CLEVELAND, Ohio (WOIO) - The Cuyahoga County sheriff admitted that his agency was not properly prepared for Saturday’s protests in downtown Cleveland over the death of George Floyd.
“Unfortunately, I hate to say this, I think that initially we underplanned,” Sheriff David Schilling admitted.
According to the sheriff’s estimates, up to 4,000 people may have attended the protests in Cleveland. He was expecting between 200 and 300 protesters, based on intelligence provided to city and county officials.
“This thing was like a snowball rolling down a hill, and it just got bigger and bigger and bigger,” Schilling added.
The remarks came during a Cuyahoga County Council Public Safety and Justice Affairs Committee meeting on Wednesday.
Sheriff Schilling said the department did not schedule for additional deputies in advance. Instead, some were called and told to report to the Justice Center that morning.
Additionally, numerous staff members at the jail called off on Saturday, meaning several deputies had to ensure the facility was properly secured inside.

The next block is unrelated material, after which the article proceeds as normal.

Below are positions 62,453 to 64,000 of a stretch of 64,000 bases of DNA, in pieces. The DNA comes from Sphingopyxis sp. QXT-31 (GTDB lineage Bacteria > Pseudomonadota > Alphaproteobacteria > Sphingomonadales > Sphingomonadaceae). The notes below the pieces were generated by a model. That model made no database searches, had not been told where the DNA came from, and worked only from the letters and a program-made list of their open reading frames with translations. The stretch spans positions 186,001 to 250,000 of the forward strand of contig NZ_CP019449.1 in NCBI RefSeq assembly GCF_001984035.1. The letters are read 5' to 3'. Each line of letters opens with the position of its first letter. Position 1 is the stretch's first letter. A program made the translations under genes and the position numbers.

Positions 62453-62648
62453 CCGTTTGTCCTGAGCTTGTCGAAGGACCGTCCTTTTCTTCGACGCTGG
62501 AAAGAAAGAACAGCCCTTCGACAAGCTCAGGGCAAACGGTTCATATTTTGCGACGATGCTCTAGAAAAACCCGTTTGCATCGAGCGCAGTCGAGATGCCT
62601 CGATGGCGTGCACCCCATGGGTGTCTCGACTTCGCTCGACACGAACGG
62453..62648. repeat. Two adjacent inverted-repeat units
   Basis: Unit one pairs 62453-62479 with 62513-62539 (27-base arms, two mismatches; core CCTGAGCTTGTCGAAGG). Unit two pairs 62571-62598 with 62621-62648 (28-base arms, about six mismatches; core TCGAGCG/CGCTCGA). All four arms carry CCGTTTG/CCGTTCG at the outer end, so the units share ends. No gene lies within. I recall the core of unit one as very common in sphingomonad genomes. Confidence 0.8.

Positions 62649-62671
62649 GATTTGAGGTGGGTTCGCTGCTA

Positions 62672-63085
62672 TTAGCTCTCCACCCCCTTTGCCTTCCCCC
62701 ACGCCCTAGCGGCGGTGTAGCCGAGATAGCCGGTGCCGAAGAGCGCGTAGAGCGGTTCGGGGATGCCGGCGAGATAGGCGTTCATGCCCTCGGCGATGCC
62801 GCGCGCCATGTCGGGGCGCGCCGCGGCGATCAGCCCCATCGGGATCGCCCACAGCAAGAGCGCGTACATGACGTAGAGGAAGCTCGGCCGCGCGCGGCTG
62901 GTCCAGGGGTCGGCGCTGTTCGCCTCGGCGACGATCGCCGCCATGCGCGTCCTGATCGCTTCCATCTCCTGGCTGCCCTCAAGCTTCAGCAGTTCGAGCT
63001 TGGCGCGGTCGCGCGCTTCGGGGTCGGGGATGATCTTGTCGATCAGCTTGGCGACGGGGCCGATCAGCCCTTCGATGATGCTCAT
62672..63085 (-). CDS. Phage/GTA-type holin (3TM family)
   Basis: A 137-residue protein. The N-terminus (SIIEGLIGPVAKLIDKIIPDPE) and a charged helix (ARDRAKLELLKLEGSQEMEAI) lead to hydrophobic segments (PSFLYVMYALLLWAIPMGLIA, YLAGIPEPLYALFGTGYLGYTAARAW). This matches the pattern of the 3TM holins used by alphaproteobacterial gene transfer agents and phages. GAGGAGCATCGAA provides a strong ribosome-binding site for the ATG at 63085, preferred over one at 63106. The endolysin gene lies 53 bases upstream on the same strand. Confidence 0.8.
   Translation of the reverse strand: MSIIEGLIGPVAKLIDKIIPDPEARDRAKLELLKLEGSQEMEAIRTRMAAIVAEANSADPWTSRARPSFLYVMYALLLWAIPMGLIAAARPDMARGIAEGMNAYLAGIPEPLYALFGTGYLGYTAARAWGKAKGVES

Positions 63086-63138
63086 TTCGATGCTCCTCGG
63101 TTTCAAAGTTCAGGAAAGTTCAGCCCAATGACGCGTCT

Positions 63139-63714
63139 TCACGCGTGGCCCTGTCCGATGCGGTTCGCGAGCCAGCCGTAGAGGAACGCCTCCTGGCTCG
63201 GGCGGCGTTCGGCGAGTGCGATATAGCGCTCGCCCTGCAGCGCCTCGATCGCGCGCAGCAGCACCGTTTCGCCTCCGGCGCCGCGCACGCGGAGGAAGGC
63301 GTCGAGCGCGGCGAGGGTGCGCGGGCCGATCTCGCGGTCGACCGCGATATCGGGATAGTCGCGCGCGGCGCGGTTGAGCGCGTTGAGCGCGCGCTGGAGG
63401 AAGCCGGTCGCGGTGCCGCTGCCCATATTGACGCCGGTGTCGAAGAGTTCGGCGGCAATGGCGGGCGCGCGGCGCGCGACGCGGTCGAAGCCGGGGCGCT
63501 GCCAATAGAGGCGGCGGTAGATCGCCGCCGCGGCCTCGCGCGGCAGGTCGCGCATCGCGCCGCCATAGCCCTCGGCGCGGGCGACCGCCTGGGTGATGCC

The sheriff said protesters started demonstrating peacefully, but escalated to first throwing produce, like broccoli and heads of lettuce, before escalating to water bottles, rocks, and paint cans.
“The intelligence that we didn’t have was the number of subversive groups that got involved," Sheriff Schilling said. "The individuals travel to different areas to participate in the protests and further inflame what starts out as a peaceful protest, and inflame people to going further.”
Numerous law enforcement vehicles and cars left parked downtown were set on fire, and many businesses were vandalized. The sheriff said the Justice Center sustained broken windows and vulgar graffiti all over the building.
“A lot of tear gas was deployed,” said Schilling about controlling the crowds.
Despite the challenges and intensity of the protests, Sheriff Schilling said they were able to keep the corrections center secure.
At least 99 people were arrested by the sheriff’s office during the protests.
Schilling said the Cuyahoga County Sheriff’s Department is continuing to work with the Cleveland Division of Police and other local law enforcement agencies to prepare for any possible future protests.